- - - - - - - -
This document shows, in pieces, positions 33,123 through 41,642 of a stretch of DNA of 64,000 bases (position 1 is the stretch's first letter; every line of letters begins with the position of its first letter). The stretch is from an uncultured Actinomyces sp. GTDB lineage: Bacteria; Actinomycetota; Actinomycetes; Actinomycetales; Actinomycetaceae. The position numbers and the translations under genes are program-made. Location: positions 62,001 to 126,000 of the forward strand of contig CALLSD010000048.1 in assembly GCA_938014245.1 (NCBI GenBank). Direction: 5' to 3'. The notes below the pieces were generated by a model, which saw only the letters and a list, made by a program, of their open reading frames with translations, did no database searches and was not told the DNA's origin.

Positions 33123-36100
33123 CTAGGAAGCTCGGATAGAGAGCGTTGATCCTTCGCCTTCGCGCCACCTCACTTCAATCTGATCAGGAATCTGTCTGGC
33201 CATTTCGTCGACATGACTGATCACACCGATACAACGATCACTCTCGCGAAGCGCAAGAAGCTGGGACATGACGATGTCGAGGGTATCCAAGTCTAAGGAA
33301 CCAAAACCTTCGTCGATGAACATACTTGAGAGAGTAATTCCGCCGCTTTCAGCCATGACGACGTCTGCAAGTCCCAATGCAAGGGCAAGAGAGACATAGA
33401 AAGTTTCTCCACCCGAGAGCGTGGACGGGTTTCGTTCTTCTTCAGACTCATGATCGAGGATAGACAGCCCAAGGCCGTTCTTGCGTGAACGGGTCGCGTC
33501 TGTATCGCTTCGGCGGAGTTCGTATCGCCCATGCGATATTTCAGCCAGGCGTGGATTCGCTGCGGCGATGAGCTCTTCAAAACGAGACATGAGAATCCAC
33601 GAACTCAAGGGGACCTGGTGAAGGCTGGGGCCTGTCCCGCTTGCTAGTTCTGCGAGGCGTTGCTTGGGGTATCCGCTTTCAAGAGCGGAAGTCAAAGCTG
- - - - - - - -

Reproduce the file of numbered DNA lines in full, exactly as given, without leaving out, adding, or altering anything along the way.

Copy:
This document shows, in pieces, positions 33,123 through 41,642 of a stretch of DNA of 64,000 bases (position 1 is the stretch's first letter; every line of letters begins with the position of its first letter). The stretch is from an uncultured Actinomyces sp. GTDB lineage: Bacteria; Actinomycetota; Actinomycetes; Actinomycetales; Actinomycetaceae. The position numbers and the translations under genes are program-made. Location: positions 62,001 to 126,000 of the forward strand of contig CALLSD010000048.1 in assembly GCA_938014245.1 (NCBI GenBank). Direction: 5' to 3'. The notes below the pieces were generated by a model, which saw only the letters and a list, made by a program, of their open reading frames with translations, did no database searches and was not told the DNA's origin.

Positions 33123-36100
33123 CTAGGAAGCTCGGATAGAGAGCGTTGATCCTTCGCCTTCGCGCCACCTCACTTCAATCTGATCAGGAATCTGTCTGGC
33201 CATTTCGTCGACATGACTGATCACACCGATACAACGATCACTCTCGCGAAGCGCAAGAAGCTGGGACATGACGATGTCGAGGGTATCCAAGTCTAAGGAA
33301 CCAAAACCTTCGTCGATGAACATACTTGAGAGAGTAATTCCGCCGCTTTCAGCCATGACGACGTCTGCAAGTCCCAATGCAAGGGCAAGAGAGACATAGA
33401 AAGTTTCTCCACCCGAGAGCGTGGACGGGTTTCGTTCTTCTTCAGACTCATGATCGAGGATAGACAGCCCAAGGCCGTTCTTGCGTGAACGGGTCGCGTC
33501 TGTATCGCTTCGGCGGAGTTCGTATCGCCCATGCGATATTTCAGCCAGGCGTGGATTCGCTGCGGCGATGAGCTCTTCAAAACGAGACATGAGAATCCAC
33601 GAACTCAAGGGGACCTGGTGAAGGCTGGGGCCTGTCCCGCTTGCTAGTTCTGCGAGGCGTTGCTTGGGGTATCCGCTTTCAAGAGCGGAAGTCAAAGCTG